Date: October 25, 2016
Syria (MNN) — At the end of last week, Russian and Syrian forces let up on airstrikes in Aleppo for a few days for humanitarian purposes. There were evacuation corridors opened in eastern Aleppo to allow citizens to leave the city. However, very few took the opportunity to flee, and the UN said it was still too dangerous to carry out medical evacuations.
The Aleppo citadel before Syria’s civil war. (Photo courtesy of Varun Shiv Kapur via Flickr under Creative Commons Attribution 2.0 Generic License: https://goo.gl/QXlFrO)
Greg Kelley with World Mission says for those staying in dangerous situations in Syria, there could be several motivating factors. “For different reasons, they’re not leaving. It might be because they might have physical ailment. They might just refuse, it’s been their home for generations, and they just simply refuse to leave. Whatever the circumstances, they’re not coming out. So the Body of Christ needs to go in.”
World Mission has ministry in Lebanon where they give humanitarian aid along with an encouraging message of Christ’s hope to refugees who made it that far.
“Lebanon is uniquely positioned because it’s the only country in the Middle East where it’s not illegal to convert from Islam to Christianity. So that positions [Christian workers] uniquely in the sense that when they’re doing aid and when they’re loving them and when they’re being the hands and feet [of Christ], they can also share the motivation behind it, which is that the Gospel compels them, it’s the love of Jesus.”
Kelley says, “All of our strategy is to work through the Body of Christ, because we believe that, especially with the refugee crises around the world, it’s a unique opportunity for the Body of Christ to shine and rise up and be the hands and feet of Jesus.”
(Photo courtesy of World Mission)
However, amazingly enough, believers aren’t just reaching out to refugees in the safer border-countries of Syria. There are Christians actually bringing much-needed aid across the Syrian border.
The Syrian cities these Christian humanitarians are traveling to include Aleppo. They have been passing out food, clothing, and World Mission’s solar-powered audio Bibles called Treasures. It’s that last piece that is offering the deepest healing for hurting families.
“NGOs are trying and they are getting aid into a lot of places, but it ends at that, it ends at aid. The people who are distributing Treasures, not only are they going into the places that NGOs have successfully been into, but they’re really looking for opportunities and places that there hasn’t been any service or any assistance of any kind. Those are the most traumatized people.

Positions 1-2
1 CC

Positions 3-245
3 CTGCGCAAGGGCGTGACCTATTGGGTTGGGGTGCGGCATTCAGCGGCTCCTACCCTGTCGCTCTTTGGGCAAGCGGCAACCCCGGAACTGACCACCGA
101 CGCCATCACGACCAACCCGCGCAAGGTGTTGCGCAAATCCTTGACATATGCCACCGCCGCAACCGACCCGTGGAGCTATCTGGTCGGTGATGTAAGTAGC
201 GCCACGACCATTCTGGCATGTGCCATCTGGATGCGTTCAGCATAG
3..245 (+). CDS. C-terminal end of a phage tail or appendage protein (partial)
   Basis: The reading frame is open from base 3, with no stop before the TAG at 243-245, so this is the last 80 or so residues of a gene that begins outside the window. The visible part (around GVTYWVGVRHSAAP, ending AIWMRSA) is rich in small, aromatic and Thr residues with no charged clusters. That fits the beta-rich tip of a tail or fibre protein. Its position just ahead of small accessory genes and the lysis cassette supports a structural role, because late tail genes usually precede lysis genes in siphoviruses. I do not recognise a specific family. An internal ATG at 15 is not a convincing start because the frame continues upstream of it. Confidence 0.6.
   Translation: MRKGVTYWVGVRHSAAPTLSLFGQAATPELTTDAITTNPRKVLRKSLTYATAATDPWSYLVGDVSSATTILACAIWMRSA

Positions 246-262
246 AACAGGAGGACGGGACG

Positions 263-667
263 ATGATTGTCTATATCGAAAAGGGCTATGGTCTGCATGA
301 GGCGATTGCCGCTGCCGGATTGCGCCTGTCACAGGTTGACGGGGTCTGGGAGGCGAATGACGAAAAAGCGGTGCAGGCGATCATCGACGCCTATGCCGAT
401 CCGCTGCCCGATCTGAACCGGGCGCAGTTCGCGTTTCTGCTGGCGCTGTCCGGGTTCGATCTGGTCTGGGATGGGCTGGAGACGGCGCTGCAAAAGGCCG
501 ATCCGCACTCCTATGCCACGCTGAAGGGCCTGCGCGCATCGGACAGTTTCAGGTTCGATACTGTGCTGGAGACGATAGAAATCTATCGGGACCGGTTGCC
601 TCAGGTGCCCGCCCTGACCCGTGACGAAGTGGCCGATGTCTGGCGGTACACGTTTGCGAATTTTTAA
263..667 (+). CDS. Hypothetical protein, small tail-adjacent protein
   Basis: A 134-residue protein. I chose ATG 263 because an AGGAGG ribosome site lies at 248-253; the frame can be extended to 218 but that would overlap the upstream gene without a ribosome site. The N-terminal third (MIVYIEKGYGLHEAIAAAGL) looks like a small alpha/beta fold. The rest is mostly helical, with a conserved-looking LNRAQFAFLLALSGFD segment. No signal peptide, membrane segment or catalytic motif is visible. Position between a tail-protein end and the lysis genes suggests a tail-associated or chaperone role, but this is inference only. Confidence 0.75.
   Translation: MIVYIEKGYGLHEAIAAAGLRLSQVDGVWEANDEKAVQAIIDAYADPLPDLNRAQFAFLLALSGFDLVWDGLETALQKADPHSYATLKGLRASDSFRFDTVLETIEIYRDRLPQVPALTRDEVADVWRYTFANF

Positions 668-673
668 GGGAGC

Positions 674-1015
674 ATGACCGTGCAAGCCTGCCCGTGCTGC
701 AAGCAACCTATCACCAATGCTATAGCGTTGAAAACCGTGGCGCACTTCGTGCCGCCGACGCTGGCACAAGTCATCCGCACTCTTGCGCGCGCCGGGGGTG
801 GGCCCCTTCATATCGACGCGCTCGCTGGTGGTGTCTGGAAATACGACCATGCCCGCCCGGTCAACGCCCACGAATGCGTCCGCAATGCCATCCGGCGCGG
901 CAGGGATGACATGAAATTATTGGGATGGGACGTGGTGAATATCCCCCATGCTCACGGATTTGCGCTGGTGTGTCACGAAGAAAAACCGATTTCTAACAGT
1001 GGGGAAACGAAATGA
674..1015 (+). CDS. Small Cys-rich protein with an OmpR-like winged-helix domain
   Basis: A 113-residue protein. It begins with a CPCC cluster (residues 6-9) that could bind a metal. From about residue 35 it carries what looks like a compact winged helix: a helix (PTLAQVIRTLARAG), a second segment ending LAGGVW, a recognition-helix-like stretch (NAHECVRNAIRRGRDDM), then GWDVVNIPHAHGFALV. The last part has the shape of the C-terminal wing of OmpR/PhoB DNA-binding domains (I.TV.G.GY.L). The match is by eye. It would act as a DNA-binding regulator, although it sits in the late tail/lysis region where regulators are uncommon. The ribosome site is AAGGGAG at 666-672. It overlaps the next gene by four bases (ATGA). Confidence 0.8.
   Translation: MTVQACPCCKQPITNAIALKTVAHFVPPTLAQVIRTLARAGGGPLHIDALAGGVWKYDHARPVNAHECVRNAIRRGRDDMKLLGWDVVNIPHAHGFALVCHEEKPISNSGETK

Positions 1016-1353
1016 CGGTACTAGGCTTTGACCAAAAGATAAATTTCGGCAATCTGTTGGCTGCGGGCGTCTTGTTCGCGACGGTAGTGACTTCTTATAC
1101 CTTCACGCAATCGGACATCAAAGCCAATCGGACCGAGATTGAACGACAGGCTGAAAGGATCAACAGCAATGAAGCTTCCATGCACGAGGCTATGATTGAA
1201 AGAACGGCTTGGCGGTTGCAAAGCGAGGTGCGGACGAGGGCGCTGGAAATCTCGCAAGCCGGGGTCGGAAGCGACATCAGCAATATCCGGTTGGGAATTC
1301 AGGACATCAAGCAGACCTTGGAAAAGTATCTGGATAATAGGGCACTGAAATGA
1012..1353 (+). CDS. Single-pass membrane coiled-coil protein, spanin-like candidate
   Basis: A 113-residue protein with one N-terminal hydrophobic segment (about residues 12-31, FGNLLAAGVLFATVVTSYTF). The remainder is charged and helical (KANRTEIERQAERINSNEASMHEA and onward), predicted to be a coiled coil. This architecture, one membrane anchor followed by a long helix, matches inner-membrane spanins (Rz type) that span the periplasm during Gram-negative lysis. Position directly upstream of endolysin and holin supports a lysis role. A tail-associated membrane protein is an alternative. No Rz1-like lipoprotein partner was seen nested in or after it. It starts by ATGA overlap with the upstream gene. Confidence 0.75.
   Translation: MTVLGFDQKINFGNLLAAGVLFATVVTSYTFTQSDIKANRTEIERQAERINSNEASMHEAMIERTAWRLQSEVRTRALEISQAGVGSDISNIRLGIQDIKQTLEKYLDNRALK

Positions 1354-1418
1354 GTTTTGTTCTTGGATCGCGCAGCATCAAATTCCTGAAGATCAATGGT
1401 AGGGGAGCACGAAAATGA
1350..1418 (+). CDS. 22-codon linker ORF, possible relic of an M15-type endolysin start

“These people have endured unimaginable conflict. It’s things that the majority of listeners and myself, we just don’t have any context for it. So really, outside the hope of the Gospel, there’s no hope they see with their eyes at all.”
Kelley shares one story they heard from ministry partners distributing Treasures in Aleppo:
“We just received word even today that a young girl, through listening to the Word of God in Arabic, she became a follower of Jesus and she’s already now beginning to encourage her family with the hope of glory that’s now within her. So we’re seeing fruit from the Treasure, which is our solar-powered audio Bible, which is being distributed right now into Aleppo. Because we believe if there’s one thing we could provide somebody, it’s the Word of God, because that is the eternal hope that all of us have in Jesus.”
The testimonial of this young girl in Aleppo is part of the greater affect World Mission is witnessing among Syrian refugees and their need for faith in a Heavenly Father.
(Photo courtesy of World Mission via Facebook)
“What we’re seeing is these Syrian refugees are responding to the Gospel, they’re coming to know the Lord, and ultimately the goal is to raise them up in the local church and help them so they grow in their discipleship journey with Jesus.”
As you go on in your week, Kelley offers these two prayers requests for the Church in Syria and Lebanon.
“Our prayers need to be centered in two places. We need to just be praying for those who are among the hundreds of thousands of refugees that are leaving Syria, that are going into the neighboring countries of Lebanon…. We also need to pray for the Church, the Body of Christ that’s in Lebanon and Syria, that they would be strong, that they would stand up in the midst of adversity, and that they would show the love of Jesus and not flee themselves, because as the Church leaves…it doesn’t leave anyone behind who can do the discipleship-making.”